The importance of this model and the information it produces is helpful because this tells us where the ball goes and why. There is one thing that is left out and that is centeredness of contact and the effects of toe and heel impact. This model is assuming center face contact.
One thing you may already know about wedge play is to open your stance by aiming your body and feet slightly to the left of your target for right handed players and to the right for left handed players. But, do you know why? Notice the image of Rory Sabbatini at the introduction to the article, notice that his stance is not aimed at where the ball is going. There is a reason this happens and it begins with the D-Plane. Remember the earlier discussion on wedges being shorter and the lie more up right to aid us in moving closer to the ball. Imagine what this does to the swing plane of the backswing and downswing, it steepens it significantly unlike your six iron or driver due to the length of the club and flatting of the lie angle. Now, that the club is approaching the ball from a steeper angle of attack, this has a significant effect on path. The steeper the angle of attack the further the path will run to the right of the target line for right handed players and the opposite for left handers.
The clubface is perfectly square to the path and when the attack angle is this steep with a wedge the path is running to the right of the target line. The problem with this type of wedge shot is that you will have to roll your hand through impact to square up the face of the club and this type of club interaction creates a negative spin axis (hook). This ball is drawing to the left and when it hits the green it will kick and roll left of the pin for a right hander. Wedges are best when the spin axis is as close to zero as possible, so that the ball stays online and hits with roll straight forward or spins straight backwards depending on the shot type. This is why most good wedge players play from an open stance to aid in this very technical D-Plane model effect on the ball. In Power Golf written by Ben Hogan he mentions that he played his stance with lower irons open and his driver closed. This is a diagram Hogan used for his setup positions, notice the wedge setup. Don’t start thinking about the driver yet let the wedge concept sink in and we will get the driver in the next few articles.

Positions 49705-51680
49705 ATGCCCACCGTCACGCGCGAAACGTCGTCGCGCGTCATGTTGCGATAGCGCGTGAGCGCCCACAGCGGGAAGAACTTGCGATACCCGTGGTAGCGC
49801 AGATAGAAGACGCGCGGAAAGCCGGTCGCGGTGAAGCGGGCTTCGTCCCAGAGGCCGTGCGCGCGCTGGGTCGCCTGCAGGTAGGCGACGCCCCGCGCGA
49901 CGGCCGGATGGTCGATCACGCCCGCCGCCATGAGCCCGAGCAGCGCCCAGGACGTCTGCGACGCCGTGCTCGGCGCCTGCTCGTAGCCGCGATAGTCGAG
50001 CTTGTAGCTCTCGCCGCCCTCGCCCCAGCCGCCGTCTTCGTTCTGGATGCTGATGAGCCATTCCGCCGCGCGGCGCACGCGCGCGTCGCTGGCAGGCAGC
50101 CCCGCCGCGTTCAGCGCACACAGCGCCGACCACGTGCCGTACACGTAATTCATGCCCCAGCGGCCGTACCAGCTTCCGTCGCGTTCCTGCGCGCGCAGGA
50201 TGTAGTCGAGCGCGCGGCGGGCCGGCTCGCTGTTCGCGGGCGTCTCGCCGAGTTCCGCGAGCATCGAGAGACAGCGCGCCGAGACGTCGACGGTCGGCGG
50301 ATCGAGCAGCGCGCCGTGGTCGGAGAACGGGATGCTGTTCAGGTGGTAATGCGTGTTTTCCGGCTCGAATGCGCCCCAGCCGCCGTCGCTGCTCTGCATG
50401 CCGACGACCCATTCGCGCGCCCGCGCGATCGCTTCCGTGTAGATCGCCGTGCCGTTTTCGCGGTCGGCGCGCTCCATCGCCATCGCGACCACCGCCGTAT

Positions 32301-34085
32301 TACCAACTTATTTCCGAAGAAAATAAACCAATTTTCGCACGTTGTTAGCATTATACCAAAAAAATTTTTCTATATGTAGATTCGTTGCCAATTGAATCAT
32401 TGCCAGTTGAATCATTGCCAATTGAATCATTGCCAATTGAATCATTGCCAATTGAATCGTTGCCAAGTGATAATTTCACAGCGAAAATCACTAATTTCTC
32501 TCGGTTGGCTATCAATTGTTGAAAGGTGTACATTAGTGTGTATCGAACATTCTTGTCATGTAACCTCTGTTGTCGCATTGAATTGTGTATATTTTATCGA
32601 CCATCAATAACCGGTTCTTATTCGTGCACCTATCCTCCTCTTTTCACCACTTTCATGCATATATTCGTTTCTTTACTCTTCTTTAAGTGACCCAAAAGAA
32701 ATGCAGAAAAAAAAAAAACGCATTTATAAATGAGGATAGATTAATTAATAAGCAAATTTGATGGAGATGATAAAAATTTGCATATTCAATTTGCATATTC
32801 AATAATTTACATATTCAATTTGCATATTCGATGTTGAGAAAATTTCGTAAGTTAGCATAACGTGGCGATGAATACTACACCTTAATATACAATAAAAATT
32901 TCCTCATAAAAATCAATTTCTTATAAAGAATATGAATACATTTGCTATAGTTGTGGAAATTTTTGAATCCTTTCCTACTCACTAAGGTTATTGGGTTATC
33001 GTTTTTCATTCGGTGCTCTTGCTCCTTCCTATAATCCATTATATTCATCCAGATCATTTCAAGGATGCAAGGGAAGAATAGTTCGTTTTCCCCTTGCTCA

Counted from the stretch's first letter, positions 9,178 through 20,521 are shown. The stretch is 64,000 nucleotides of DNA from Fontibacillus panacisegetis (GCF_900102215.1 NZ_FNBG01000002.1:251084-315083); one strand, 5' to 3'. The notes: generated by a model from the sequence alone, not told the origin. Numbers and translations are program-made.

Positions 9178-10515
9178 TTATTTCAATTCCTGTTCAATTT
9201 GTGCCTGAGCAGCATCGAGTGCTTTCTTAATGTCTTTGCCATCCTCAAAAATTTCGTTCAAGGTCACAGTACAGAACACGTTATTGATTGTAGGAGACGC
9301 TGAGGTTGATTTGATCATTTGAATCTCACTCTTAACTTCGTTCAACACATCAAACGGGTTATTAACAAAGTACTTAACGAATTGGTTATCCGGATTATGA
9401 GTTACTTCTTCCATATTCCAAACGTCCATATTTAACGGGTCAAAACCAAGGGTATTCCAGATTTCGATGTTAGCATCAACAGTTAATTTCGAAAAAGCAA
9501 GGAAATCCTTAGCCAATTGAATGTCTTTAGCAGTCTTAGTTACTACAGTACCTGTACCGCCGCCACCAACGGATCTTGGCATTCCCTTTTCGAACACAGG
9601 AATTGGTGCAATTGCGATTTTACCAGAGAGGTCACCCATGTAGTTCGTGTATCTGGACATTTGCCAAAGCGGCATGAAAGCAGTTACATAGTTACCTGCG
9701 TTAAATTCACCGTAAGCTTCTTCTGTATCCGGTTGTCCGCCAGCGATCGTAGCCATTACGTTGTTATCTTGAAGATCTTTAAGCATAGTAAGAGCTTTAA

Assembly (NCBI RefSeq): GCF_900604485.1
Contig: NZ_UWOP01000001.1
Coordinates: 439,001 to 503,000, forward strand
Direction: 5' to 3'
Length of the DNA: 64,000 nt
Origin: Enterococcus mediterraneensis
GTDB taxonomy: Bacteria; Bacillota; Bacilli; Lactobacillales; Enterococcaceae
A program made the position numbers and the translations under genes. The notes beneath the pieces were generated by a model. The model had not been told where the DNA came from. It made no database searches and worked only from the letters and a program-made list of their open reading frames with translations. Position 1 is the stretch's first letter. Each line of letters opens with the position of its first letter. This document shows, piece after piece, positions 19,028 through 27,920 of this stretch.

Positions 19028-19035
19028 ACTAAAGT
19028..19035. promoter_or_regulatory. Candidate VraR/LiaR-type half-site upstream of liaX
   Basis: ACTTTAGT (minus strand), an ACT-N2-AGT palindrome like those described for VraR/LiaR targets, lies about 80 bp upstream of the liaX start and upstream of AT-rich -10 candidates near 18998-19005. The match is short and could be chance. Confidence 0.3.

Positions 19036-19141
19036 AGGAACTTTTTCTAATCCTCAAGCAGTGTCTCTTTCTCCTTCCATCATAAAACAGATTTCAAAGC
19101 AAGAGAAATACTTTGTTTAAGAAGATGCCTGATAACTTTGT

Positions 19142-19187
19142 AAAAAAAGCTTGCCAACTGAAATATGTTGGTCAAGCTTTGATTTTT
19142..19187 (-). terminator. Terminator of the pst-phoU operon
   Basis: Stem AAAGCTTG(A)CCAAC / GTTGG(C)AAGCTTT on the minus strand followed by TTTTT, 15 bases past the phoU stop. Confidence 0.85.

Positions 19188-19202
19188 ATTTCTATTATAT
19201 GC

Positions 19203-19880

Now that the stance is aligned to the left of the target line the face and the path match up and from this position we can hit wedge shots with a spin axis of close to zero, which means the ball will stop faster and you will be able to control your distances easier.
“The steeper the angle of attack the further the path (momentum of the center of the clubface) will run to the right of the target line for right hander players and the opposite for left handers”
The short and long on this conversation is to open your stance (aim left for right handers) on wedge shots and fight the urge to roll you hands through impact. This will help you maximize the D-Plane and get your spin axis closer to zero, which will produce straighter flying wedge shots and help you control your distances.
Please contact me if you have any issues digesting these concepts or would like help working on improving your wedge play.